Thomas Lawson: In the Shadow of the Beast

Thomas Lawson. ‘Voluptuous Panic,’ 2012. oil on canvas. Courtesy of David Kordansky Gallery, Los Angeles, Calif. | Photography: Brian Forrest

By Nicholas Katzban/Special to 24700

Thomas Lawson, dean of the School of Art, is kicking off a new school year with In the Shadow of the Beast, an exhibition of his new paintings at the David Kordansky Gallery in Culver City, Calif.

The show, which includes both medium and large-scale canvases, opens with a reception on Saturday (Sept. 8) and runs through Oct. 20. The gallery describes the work as part of an “on-going investigation of allegory and the human figure.”

In the Shadow of the Beast follows closely with the form of Lawson’s 2010 work, although he brings a new fascination with mythology, cave paintings and sculpture to the newer works. The colors are bold, flat, contrasting—creating an almost collage-like feel.

There is a constant juxtaposition between human and animal figures or sometimes fabled beasts—such as Walking on Water, the right side of which is dominated by a centaur in monochromatic red, or, Voluptuous Panic with its strangely disembodied Werewolf’s head hanging over the rest of the composition, a watch dog to Lawson’s hybrid aesthetic.

To quote the gallery’s release: “Here painting, even absent of image, is shown to be an essentially figurative activity—and instructive too for decoding the degrees to which media are by turns disembodied or aggressively physical.” For once both the beast and its shadow are the figurative, and inside the shadow’s layered planes we find the psychology of an intricate new environment—a geometry of distinct un-abstraction.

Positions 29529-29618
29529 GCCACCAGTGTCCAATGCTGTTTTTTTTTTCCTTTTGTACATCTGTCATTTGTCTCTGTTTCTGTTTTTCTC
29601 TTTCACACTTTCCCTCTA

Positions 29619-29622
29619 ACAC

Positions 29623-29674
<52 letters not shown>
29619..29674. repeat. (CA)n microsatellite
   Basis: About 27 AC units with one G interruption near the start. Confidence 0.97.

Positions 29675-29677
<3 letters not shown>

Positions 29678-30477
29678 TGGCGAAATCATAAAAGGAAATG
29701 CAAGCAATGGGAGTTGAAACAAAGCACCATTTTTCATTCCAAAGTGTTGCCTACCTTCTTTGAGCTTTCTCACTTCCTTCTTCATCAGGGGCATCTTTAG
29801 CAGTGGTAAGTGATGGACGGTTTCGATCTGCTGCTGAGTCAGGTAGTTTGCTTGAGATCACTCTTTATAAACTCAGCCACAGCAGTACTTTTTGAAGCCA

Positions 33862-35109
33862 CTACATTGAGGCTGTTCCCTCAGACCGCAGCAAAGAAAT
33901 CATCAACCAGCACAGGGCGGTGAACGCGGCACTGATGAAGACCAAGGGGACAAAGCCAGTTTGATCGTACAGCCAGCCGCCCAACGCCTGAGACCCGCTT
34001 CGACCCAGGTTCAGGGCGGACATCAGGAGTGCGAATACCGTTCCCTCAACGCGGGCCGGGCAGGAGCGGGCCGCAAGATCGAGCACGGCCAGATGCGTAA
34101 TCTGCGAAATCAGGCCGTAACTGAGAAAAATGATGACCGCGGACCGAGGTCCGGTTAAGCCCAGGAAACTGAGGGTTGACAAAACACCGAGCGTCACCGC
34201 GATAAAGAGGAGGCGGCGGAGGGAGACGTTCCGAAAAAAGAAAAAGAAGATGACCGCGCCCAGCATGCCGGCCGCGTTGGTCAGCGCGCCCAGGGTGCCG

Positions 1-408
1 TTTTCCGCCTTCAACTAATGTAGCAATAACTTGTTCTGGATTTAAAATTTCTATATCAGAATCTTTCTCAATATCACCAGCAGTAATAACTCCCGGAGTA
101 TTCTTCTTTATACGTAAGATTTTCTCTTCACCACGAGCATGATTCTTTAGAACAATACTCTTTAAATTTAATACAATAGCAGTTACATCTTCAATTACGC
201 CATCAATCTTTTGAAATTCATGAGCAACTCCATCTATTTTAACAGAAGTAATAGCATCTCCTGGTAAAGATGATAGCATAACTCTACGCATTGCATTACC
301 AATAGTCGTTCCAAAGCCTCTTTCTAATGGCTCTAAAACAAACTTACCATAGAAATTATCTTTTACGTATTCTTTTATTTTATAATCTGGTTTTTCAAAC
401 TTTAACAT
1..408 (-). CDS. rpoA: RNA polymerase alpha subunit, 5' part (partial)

The Scottish-born Lawson has exhibited his work at Anthony Reynolds in London, LAXART in Los Angeles, MetroPictures in New York and was featured in Made in L.A., the city’s first ever biennial, coordinated by LAXART and the Hammer Museum. Surveys of his work have been presented at The San Diego Museum of Contemporary Art at La Jolla among other places. He is also a dedicated writer of criticism and since 2009 has served as Editor-in-Chief of East of Borneo, an online magazine of and about contemporary art serving as a “collaborative archive.” All with a slant towards celebrating and investigating the future of Los Angeles as an artistic center.

David Kordansky Gallery
3143 S. La Cienega Blvd., Unit A, Los Angeles
Opening reception: Saturday, Sept. 8 from 6—9 pm

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